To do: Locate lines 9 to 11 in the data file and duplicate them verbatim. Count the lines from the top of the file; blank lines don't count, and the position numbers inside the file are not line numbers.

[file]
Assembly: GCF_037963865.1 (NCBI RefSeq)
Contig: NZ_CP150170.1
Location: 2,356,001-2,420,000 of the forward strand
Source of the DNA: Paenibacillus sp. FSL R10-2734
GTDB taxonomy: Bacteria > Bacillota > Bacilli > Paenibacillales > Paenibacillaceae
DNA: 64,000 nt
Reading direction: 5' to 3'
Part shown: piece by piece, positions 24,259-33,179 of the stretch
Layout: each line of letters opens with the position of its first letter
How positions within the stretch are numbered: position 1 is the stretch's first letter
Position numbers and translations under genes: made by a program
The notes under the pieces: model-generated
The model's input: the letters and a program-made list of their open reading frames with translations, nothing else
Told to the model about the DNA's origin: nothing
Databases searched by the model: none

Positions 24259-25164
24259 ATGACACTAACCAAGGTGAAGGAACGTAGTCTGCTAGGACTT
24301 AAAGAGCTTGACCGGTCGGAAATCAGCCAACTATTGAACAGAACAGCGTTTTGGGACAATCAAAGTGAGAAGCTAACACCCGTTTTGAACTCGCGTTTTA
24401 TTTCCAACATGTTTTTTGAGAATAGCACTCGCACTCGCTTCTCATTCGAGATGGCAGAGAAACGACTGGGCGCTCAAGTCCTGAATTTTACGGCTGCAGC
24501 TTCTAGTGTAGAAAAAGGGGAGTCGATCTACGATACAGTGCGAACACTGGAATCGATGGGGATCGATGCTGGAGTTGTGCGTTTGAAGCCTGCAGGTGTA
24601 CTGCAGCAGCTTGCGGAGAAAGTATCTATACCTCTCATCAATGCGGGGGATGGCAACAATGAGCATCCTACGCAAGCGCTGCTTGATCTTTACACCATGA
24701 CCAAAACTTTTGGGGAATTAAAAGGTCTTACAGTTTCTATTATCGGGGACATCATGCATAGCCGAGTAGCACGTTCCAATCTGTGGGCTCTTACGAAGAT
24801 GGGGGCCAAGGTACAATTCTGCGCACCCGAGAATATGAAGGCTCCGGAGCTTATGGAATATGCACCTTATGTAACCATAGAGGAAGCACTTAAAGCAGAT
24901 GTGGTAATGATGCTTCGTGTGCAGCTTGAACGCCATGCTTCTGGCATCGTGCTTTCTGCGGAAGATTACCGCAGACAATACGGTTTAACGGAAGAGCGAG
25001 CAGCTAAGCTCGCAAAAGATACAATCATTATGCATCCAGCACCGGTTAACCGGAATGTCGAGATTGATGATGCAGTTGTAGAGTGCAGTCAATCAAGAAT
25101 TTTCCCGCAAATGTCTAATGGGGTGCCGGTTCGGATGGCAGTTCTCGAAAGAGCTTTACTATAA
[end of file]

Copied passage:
Layout: each line of letters opens with the position of its first letter
How positions within the stretch are numbered: position 1 is the stretch's first letter
Position numbers and translations under genes: made by a program